In Silence, Endo portrays the visit of a Portugese Jesuit priest to Japan in the 17th century. In one scene, the priest looks out over a ruined and prays: “The village had been burnt to the ground; and its inhabitants had been completely dispersed. The sea and the land were silent as death; only the dull sound of the waves lapping against the boat broke the silence of the night. Why have you abandoned us so completely? he prayed in a weak voice. Even the village was constructed for you; and have you abandoned it in its ashes? … Have you just remained silent like the darkness that surrounds me? Why? At least tell me why. We are not strong men like Job who was afflicted with leprosy as a trial. There is a limit to our endurance. Give us no more suffering. So he prayed. But the sea remained cold, and the darkness maintained its stubborn silence.”

I can’t imagine what it must have been like to be sitting outside of your house surveying damage from the earthquake when the ocean comes barreling down your street. I have to imagine that at some point we’ll find the limit to our endurance. I have to imagine that the prayers of the world can only take us so far. But the thing that we hope with all of our beings is that there’s something other than the stubborn silence of cold darkness that meets us on the other side.


P.S. I watched this video right before I wrote this. Check it out. It’s pretty intense.

A Problem of Ashes

I’ve never understood Lent.

When I was growing up, I wasn’t necessarily the first kid in the church every Sunday. I thought church was kind of lame because it was an hour of being quiet, sitting still and listening to somebody talk about some guy who lived in Heaven. (I used to have a pretty crazy picture of God in my head, but I’ll save that for a later post…)

Now, if I didn’t understand why we gathered together every Sunday, then I certainly didn’t understand why one Wednesday a year, we would go to an extra service to get ashes put on our forehead. It sounds weird. And, let’s face it, it is weird. And I think I’ve pin-pointed why it’s so weird to me:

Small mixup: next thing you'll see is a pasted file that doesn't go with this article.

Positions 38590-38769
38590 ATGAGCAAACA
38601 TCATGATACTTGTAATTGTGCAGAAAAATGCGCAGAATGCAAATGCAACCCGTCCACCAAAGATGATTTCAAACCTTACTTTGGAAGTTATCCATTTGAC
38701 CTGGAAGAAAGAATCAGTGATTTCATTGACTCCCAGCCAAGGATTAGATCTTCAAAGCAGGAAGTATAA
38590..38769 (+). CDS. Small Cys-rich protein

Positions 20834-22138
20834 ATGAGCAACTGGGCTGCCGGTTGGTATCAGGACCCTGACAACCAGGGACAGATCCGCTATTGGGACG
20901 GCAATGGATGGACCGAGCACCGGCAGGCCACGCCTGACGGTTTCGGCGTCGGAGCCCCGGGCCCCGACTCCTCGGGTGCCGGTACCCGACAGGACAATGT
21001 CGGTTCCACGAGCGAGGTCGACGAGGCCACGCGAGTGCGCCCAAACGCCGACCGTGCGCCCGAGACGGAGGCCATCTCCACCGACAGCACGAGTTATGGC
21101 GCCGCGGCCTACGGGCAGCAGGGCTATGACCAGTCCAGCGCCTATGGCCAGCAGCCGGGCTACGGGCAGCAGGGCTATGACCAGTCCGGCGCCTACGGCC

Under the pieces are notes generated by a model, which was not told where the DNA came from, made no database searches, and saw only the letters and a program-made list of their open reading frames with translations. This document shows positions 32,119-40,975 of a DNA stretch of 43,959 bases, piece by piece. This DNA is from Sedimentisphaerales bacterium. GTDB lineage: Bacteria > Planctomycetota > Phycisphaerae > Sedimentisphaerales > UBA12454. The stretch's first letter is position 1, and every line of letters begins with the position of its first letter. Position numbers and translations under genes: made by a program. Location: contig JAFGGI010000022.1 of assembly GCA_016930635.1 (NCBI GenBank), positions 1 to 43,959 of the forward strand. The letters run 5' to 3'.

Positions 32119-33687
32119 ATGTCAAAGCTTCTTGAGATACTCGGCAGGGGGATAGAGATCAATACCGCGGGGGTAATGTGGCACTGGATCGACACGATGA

Ash Wednesday is about trauma.

Serene Jones defines trauma as any threat, perceived or real, that brings you next to your annihilation. Isn’t that exactly what Ash Wednesday is? The words “remember that you are dust and to dust you shall return” bring us right next to the fact that we are impermanent. Ash Wednesday, then, sets into action the slow and agonizing descent into our own suffering. It introduces us into a life that is filled with the trauma of knowing we are not meant to stay here. It’s the trauma of knowing this is not our home.

Our Lenten depravations are not a way of purifying ourselves so that we can face the horror of the cross. Giving up soda, candy or Facebook isn’t going to help us identify with the depravity of the crucifixion. But they are there to remind us of who we are, broken people living in a broken world. Ash Wednesday traumatizes us because it snaps us back to the reality that we often deny with the way we live the rest of our year. We consume as if we’ll live forever, but Ash Wednesday stands fundamentally opposed to all earthly messages we are inundated with. The iPad 2 will not stop you from turning to dust (although the iPad 3 may). And the whiplash that we feel is because today sends us into a season of repentance.

We need Lent. We need absence before we can know fulfillment. We need trauma before we can know healing. We need the cross before we can know resurrection.